In Royal Pains, Hank (Mark Feuerstein) is the brilliant young doctor from New York, forced by circumstances to live and work among odd characters in the Hamptons.
In 1990, CBS debuted Northern Exposure, a series about a brilliant young doctor from New York forced by financial constraints to live and work among odd characters in the tiny town of Cicely, Alaska. Beloved by critics, the show enjoyed a healthy five-year run. Now, USA has borrowed this formula for Royal Pains: here, Hank (Mark Feuerstein) is the brilliant young doctor from New York, forced by circumstances to live and work among odd characters in... the Hamptons. Same story, opposite end of the economic spectrum.
An erstwhile ER doctor with a promising future, Hank would not have chosen to be a concierge doctor, that is, on call for the rich and famous. But following a rough day at work, he is blackballed in the New York medical community and sued, to boot. His social-climbing fiancée dumps him and his furniture is repossessed.
Only when he has run out of booze and Netflix freezes his account does he get up and out of his apartment, on a weekend road trip with brother Evan (Paulo Constanzo) to the Hamptons. Evan weasels them into a high society party on their first night in town. Predictably, a guest collapses and the resident concierge doctor misreads her condition. Hank intercedes with a correct diagnosis and by morning, word has spread that he's the new concierge doctor.
This even though rejects the offer repeatedly. Most of the series' premiere focuses on how Hank is lured into taking the job. Not surprisingly, it is not the medical challenges that Hank is attracted to, but a woman, in this case the administrator of the local hospital, Jill (Jill Flint), who aspires to open a free clinic for the majority of Hampton residents who don't have money. One can easily imagine the future episode where Hank's former fiancée returns after he has reestablished himself, and Hank must choose between her and the beautiful and far more compassionate Jill.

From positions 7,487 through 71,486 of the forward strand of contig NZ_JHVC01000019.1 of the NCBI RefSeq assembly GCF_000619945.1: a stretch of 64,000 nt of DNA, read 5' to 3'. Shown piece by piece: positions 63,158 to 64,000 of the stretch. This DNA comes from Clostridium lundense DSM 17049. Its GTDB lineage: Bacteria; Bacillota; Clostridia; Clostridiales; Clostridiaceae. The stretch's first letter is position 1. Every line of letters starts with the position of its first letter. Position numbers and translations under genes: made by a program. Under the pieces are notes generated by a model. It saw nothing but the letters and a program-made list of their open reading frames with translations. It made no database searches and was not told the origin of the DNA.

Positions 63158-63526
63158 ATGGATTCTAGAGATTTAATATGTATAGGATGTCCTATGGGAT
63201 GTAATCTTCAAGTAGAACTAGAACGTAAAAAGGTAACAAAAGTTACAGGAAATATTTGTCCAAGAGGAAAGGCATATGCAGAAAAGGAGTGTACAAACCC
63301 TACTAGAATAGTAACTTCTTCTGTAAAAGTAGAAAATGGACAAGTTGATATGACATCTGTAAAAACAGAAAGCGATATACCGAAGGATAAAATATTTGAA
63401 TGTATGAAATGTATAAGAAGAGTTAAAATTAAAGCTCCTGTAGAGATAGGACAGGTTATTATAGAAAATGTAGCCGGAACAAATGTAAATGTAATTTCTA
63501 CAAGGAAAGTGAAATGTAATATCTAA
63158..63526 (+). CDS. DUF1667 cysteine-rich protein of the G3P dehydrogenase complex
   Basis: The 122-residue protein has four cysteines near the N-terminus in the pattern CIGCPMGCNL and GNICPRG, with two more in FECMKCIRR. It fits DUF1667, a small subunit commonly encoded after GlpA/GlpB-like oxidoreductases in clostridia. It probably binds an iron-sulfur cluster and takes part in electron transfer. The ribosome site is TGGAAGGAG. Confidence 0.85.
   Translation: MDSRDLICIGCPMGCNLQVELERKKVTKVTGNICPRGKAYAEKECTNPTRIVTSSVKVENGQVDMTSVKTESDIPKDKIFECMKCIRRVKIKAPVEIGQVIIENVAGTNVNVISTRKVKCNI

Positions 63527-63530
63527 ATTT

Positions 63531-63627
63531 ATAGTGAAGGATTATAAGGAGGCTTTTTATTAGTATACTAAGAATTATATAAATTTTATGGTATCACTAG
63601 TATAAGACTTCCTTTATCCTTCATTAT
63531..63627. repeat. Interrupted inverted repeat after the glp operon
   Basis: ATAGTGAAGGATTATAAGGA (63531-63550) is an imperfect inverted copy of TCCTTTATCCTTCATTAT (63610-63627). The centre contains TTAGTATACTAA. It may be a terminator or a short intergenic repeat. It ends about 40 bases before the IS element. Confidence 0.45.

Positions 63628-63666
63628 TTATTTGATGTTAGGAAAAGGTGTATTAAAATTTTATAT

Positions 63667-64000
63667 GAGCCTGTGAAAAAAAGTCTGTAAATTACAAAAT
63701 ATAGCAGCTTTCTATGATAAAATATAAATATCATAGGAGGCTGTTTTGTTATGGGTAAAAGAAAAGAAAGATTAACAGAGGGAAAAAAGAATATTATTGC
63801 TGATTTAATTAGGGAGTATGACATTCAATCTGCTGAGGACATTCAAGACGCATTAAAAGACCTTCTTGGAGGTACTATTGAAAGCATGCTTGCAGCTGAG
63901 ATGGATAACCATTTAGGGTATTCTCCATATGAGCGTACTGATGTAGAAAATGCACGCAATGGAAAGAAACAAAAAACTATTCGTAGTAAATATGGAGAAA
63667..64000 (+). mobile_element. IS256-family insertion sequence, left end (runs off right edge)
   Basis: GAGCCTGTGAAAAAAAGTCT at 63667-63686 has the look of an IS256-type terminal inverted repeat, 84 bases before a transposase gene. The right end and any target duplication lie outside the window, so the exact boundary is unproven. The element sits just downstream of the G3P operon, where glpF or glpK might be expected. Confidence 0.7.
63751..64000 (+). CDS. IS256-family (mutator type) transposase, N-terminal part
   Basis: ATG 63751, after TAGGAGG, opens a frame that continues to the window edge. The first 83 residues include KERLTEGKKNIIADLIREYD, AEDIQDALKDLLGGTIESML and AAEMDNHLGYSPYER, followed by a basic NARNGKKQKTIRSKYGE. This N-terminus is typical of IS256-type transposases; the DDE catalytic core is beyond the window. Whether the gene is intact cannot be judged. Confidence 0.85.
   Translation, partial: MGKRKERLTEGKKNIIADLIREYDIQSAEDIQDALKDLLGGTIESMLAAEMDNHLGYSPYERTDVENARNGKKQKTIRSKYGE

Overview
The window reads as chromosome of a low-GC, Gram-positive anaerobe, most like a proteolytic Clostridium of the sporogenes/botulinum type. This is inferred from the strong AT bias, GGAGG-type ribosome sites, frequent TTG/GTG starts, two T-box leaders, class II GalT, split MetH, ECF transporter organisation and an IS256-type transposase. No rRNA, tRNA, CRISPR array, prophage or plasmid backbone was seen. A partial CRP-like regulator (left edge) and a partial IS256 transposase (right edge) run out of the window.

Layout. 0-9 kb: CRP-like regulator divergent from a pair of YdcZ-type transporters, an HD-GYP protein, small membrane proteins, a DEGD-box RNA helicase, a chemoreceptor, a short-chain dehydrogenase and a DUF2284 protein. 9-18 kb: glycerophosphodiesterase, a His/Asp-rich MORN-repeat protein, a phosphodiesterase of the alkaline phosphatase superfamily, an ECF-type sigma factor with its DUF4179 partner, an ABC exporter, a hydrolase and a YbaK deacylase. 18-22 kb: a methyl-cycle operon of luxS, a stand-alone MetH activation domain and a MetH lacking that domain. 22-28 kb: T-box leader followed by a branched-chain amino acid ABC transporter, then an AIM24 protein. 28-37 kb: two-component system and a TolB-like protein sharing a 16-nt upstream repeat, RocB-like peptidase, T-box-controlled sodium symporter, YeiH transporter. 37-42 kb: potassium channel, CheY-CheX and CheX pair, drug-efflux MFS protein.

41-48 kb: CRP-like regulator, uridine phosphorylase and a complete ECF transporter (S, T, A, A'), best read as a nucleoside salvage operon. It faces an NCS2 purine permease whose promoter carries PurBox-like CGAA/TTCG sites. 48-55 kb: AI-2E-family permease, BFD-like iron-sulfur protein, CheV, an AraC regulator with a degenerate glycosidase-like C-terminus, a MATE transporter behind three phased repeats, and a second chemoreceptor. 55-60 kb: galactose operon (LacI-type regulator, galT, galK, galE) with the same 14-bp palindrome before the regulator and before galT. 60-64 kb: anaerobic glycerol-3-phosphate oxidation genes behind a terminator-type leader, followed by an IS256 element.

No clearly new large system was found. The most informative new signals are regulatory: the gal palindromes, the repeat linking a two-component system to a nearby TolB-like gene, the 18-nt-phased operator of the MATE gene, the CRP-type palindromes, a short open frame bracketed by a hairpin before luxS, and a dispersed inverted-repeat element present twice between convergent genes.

In addition to the romance, Hank quickly establishes several new friendships. Foremost is Boris (Campbell Scott), the party host who rewards Hank with a gold bar and his guesthouse. He's also rewarded by the local queen of plastic surgery (Christine Ebersole), when he makes her makes "presentable" following the deflation of one of her breast implants. It is only with Tucker (Ezra Miller) that Hank makes an attempt to connect, feeling sympathy for the 16-year-old when his parents refuse to return from their summer vacation after he's involved in a life-threatening car accident.
As all of the above suggests, things tend to happen to Hank. The only decision he makes during this first hour is to break off his engagement, and this only in reaction to his fiancée's ultimatum ("I'll see your postponement and raise you," he tells her). One hopes that Hank will start standing up for himself and acting instead of reacting. Then again, if he had done so in the series' beginning, he wouldn't have found himself in the Hamptons -- and then where would Royal Pains be?
Complicating Hank's ability to run his own life are his brother and Divya (Remsha Shetty), a Hamptons native who has appointed herself as the new concierge doctor's personal assistant. Evan promotes Hank and recruits clients, while Divya has an alarming access to a variety of medical supplies that she carries around in the back of her SUV. Perhaps more importantly, Evan provides self-aware comic relief, a welcome contrast to his brother's constant befuddlement. On entering Hank's apartment during his initial depression, Evan notes that it smells like "a moose has had sex with a bucket of Chinese food."
Evan also helps Hank to understand himself as a "stranger in a strange land." And his difference from his patients seems unlikely to dissipate. Where Northern Exposure's Joel (Rob Morrow) came to care about the residents of Cicely, in spite and even because of their eccentricities, it's hard to imagine Hank establishing any affectionate bonds with his snobby clientele (save for Jill).
It might be argued that the oddballs in Royal Pains fit USA's tagline ("Characters wanted"). But it has a primary problem, in that the weakest character is the lead. We need to feel more connection with Hank to care where he winds up, and it's hard to bond with a man who spends over a month in his underwear drinking beer and feeling sorry for himself. That aside, Royal Pains is a pleasant excursion, with some great one-liners and a chance to tweak its well-worn formula.